de.mpg.escidoc.pubman.appbase.FacesBean
English
 
Help Guide Disclaimer Contact us Login
  Advanced SearchBrowse

Item

ITEM ACTIONSEXPORT

Released

Journal Article

DNA microarray technology and its applications in dermatology

MPS-Authors

Scheid,  Stefanie
Max Planck Society;

Locator
There are no locators available
Fulltext (public)
There are no public fulltexts available
Supplementary Material (public)
There is no public supplementary material available
Citation

Kunz, M., Ibrahim, S. M., Koczan, D., Scheid, S., Thiesen, H. J., & Gross, G. (2004). DNA microarray technology and its applications in dermatology. Experimental Dermatology: an International Journal for Rapid Publication of Short Reports in Experimental Dermatology, 13(10), 593-606. Retrieved from 10.1111/j.0906-6705.2004.00243.x.


Cite as: http://hdl.handle.net/11858/00-001M-0000-0010-87AA-A
Abstract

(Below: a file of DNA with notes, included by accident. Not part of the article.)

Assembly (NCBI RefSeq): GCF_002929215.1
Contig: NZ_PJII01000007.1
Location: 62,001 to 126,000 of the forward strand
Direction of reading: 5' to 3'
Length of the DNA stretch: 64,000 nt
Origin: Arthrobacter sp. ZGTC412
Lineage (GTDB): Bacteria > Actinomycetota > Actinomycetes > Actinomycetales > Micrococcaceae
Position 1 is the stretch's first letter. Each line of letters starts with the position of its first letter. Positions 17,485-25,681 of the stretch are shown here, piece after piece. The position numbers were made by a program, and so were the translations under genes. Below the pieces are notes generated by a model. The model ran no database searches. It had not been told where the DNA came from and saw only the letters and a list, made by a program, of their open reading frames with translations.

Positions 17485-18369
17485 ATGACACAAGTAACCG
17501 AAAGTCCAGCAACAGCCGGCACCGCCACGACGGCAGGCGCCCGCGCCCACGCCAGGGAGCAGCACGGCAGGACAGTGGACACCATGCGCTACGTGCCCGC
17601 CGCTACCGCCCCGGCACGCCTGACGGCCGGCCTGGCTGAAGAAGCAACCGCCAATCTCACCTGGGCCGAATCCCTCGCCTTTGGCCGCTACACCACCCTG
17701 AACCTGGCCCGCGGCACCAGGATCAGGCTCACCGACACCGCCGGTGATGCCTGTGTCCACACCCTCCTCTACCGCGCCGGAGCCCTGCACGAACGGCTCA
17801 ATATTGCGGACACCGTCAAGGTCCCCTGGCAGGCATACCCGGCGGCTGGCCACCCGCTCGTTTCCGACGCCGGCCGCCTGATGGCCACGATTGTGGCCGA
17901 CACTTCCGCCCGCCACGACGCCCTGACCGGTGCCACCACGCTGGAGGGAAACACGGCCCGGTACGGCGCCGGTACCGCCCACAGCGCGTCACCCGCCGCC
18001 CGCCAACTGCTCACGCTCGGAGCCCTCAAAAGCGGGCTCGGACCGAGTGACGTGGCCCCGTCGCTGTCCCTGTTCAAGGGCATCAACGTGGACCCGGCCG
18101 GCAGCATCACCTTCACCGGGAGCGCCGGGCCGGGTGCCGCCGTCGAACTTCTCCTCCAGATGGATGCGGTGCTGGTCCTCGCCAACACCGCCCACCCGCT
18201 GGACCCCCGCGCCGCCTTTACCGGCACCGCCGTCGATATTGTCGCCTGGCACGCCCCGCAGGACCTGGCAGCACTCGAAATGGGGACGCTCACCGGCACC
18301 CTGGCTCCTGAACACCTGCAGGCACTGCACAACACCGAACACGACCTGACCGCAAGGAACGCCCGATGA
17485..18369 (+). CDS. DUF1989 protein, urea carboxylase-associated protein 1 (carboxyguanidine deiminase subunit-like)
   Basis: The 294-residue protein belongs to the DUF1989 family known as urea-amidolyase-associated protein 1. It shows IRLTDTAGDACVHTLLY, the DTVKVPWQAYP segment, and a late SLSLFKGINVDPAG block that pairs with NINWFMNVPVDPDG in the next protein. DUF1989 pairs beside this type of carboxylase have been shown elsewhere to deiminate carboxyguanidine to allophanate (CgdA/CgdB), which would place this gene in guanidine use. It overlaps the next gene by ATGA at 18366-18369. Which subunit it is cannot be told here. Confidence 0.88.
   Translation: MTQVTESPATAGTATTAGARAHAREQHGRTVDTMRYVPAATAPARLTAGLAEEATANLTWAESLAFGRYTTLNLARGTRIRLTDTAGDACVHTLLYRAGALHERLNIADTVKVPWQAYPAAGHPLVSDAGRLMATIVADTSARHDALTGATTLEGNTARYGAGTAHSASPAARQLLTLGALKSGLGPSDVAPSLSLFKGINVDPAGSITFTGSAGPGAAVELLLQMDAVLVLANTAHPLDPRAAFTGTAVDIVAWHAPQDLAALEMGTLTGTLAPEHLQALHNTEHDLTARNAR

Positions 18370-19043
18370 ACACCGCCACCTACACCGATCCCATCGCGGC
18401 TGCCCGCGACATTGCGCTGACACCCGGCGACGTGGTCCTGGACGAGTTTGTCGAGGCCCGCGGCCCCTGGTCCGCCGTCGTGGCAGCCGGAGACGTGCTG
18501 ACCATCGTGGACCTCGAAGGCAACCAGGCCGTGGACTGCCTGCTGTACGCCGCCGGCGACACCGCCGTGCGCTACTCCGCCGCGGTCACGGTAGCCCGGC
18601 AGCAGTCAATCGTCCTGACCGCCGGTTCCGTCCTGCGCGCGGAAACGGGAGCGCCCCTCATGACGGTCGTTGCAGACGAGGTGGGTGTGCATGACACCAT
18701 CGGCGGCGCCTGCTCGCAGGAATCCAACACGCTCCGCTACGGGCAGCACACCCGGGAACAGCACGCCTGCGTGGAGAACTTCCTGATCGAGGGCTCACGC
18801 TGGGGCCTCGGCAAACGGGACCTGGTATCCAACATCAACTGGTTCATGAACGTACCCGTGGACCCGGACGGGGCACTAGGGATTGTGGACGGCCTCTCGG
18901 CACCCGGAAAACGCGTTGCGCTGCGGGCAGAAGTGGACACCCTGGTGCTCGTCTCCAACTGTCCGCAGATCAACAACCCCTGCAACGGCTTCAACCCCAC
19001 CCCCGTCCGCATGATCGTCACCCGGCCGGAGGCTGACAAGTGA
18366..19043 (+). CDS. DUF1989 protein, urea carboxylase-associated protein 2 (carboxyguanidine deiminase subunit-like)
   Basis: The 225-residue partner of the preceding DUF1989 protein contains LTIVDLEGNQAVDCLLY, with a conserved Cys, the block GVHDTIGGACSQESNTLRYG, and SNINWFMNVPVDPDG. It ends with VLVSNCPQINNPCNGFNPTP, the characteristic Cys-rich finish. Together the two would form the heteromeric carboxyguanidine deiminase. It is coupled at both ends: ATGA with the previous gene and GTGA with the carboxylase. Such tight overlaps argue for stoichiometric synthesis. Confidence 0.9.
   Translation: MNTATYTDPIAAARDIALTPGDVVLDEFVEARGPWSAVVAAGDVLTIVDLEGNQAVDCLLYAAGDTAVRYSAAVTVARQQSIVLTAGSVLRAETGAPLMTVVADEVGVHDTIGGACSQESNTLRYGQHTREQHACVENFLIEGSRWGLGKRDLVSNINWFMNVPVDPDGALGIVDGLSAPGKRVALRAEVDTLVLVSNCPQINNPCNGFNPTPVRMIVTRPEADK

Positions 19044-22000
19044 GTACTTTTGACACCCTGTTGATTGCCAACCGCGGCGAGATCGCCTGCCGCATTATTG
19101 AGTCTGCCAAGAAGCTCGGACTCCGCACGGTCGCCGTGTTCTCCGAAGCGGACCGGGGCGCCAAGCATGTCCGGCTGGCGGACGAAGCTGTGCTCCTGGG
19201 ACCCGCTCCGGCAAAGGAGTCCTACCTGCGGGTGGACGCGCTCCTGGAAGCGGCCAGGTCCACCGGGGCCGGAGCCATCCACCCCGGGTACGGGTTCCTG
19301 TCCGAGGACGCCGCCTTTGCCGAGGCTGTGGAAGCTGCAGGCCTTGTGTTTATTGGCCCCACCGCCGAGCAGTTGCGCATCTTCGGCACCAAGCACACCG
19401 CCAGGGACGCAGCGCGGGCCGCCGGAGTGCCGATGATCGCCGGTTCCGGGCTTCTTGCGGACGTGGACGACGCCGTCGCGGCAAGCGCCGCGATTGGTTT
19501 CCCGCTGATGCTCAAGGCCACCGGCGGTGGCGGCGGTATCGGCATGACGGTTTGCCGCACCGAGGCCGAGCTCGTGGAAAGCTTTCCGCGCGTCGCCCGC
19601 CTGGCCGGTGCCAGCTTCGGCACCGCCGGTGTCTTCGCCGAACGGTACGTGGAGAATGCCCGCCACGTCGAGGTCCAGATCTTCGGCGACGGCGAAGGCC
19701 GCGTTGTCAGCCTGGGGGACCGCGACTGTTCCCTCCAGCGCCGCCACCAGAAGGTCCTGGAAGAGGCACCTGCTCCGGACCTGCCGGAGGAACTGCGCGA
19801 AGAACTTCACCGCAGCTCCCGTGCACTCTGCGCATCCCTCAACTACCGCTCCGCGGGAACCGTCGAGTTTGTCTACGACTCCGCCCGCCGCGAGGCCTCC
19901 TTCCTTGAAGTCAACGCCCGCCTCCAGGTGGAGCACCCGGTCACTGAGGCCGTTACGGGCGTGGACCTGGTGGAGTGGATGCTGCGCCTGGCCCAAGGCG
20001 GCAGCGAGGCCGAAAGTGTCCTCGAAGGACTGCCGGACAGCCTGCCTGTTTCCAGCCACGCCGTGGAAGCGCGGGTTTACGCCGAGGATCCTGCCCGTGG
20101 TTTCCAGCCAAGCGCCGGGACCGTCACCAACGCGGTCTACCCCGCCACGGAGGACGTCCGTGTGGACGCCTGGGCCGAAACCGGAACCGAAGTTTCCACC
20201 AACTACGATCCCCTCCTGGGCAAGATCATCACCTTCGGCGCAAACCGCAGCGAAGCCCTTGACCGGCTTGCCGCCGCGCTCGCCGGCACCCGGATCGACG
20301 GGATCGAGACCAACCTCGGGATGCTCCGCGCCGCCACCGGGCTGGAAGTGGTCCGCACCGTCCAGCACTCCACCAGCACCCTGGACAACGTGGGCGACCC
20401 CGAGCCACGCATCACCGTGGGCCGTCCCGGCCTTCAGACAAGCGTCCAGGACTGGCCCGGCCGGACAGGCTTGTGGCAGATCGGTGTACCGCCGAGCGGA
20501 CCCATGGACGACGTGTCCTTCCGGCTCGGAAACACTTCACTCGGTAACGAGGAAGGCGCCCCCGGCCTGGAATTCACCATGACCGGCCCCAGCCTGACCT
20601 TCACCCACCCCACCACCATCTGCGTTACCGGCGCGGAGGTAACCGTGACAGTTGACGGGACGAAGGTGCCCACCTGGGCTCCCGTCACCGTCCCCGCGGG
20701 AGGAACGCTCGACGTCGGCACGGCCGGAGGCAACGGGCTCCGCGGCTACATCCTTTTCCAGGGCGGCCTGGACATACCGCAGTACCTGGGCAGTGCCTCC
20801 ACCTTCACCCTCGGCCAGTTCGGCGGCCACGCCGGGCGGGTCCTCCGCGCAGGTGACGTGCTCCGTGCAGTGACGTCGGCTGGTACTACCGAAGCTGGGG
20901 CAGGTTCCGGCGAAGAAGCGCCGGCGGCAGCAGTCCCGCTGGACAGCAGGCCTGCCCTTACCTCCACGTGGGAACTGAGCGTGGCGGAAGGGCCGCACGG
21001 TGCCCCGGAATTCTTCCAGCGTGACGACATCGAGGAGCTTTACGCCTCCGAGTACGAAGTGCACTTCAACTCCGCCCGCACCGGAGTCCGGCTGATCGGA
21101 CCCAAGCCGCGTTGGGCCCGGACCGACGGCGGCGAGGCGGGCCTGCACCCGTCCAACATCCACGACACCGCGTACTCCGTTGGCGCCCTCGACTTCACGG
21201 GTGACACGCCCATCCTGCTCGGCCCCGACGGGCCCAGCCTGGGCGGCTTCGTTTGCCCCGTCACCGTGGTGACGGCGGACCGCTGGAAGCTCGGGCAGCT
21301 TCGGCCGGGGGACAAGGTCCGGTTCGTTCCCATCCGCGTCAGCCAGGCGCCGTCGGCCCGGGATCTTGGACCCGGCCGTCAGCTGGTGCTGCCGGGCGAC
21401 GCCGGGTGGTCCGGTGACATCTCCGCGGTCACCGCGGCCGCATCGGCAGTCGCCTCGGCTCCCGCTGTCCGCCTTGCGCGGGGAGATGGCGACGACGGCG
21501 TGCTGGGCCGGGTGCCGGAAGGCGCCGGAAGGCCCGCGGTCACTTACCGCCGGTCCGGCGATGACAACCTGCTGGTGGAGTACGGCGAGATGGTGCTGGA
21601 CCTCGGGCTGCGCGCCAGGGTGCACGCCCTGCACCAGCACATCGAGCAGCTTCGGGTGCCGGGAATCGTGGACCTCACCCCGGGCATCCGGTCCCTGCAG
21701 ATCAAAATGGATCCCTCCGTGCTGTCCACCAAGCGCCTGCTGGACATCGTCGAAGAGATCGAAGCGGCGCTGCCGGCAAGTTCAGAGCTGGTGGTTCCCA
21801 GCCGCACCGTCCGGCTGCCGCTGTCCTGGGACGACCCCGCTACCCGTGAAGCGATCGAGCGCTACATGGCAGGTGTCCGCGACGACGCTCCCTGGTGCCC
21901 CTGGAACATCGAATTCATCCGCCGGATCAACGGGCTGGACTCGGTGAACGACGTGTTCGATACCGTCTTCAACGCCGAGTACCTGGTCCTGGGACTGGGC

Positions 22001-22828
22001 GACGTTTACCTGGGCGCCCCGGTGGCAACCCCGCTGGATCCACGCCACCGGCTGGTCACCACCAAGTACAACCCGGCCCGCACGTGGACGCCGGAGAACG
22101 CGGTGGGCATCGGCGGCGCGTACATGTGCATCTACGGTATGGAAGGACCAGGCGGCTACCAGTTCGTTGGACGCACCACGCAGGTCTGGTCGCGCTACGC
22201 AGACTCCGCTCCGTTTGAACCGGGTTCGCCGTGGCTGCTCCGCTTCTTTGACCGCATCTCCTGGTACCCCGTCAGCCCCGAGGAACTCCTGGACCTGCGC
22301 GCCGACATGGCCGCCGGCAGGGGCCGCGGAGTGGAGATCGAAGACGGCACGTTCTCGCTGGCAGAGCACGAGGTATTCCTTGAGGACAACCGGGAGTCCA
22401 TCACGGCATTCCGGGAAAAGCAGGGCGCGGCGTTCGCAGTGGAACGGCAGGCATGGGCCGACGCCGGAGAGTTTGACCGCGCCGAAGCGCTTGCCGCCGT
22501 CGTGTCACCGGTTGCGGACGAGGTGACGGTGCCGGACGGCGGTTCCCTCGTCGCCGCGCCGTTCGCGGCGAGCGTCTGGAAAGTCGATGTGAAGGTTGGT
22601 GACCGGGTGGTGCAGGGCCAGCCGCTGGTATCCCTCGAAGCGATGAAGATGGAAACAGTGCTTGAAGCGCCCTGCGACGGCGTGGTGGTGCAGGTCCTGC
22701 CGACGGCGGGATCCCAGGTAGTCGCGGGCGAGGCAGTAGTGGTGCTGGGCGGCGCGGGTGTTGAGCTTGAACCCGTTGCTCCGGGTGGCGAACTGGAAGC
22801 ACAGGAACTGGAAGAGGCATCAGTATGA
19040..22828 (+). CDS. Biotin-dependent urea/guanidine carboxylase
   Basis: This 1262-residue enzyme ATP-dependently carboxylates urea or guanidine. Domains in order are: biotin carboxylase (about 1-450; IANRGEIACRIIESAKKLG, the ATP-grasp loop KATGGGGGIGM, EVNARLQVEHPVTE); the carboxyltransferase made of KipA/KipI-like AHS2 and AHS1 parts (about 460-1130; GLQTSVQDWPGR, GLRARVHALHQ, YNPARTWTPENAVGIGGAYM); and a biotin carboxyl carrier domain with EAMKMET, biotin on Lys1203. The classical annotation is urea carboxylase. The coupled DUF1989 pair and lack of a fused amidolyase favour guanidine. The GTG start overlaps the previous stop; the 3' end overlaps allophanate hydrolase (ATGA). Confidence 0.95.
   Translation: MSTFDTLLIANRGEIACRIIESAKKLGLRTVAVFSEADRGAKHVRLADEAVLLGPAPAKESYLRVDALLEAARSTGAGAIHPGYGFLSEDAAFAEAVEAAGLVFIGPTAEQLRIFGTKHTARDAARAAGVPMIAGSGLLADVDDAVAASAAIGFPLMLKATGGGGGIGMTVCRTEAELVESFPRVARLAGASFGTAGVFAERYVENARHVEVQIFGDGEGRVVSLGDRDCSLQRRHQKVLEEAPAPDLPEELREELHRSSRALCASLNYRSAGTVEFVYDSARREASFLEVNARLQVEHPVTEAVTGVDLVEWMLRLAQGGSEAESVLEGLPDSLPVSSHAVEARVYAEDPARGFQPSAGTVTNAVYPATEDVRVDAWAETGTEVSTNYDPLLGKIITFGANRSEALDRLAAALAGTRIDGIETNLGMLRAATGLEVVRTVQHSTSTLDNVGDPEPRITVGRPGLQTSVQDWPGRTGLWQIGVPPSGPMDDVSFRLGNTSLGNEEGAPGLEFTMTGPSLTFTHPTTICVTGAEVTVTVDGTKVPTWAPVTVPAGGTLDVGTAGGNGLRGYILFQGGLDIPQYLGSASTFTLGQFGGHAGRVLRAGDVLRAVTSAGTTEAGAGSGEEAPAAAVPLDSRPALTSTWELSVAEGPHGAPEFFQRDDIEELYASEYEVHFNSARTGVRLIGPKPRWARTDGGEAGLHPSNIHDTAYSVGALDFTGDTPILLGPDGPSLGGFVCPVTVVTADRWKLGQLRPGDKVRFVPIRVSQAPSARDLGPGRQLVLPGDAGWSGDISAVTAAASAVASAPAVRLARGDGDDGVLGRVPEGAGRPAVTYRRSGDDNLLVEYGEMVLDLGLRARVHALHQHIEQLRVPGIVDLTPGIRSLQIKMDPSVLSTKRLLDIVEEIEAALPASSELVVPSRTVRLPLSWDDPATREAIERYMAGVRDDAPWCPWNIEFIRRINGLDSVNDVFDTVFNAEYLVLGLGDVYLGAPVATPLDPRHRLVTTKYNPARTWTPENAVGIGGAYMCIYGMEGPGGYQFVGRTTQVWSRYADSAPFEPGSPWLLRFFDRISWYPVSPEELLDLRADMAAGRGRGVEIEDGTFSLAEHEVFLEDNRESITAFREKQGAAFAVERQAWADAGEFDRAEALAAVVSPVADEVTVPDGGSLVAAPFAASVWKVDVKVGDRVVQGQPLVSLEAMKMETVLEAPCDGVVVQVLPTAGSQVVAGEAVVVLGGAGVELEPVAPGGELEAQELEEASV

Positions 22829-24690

The use of DNA microarray technology in biomedical research has dramatically increased during the past years. In the present report, we provide an overview on the basic DNA microarray technology and biostatistical methods for gene expression analysis. A focus is then put on its applications in dermatological research. In recent years, a series of gene expression studies have been performed for various dermatological diseases, such as malignant melanoma, psoriasis and lupus erythematosus. These analyses have identified interesting target genes as well as putative disease susceptibility loci. However, further functional studies will be needed for a more complete understanding of the pathogenesis of these diseases. This may be performed by means of the recently developed RNA interference technology. Besides its role in large-scale gene expression studies, DNA microarray technology has proved to be a valuable tool for genomic screens of genetic alterations, e.g. single nucleotide polymorphisms. These play a role in tumour development and progression, and also function as genetic markers for disease susceptibility. Taken together, DNA microarray technology opens enormous perspectives for dermatologists. It may help us understand the complex pathogenesis of a wide variety of dermatologic diseases and identify their genetic background.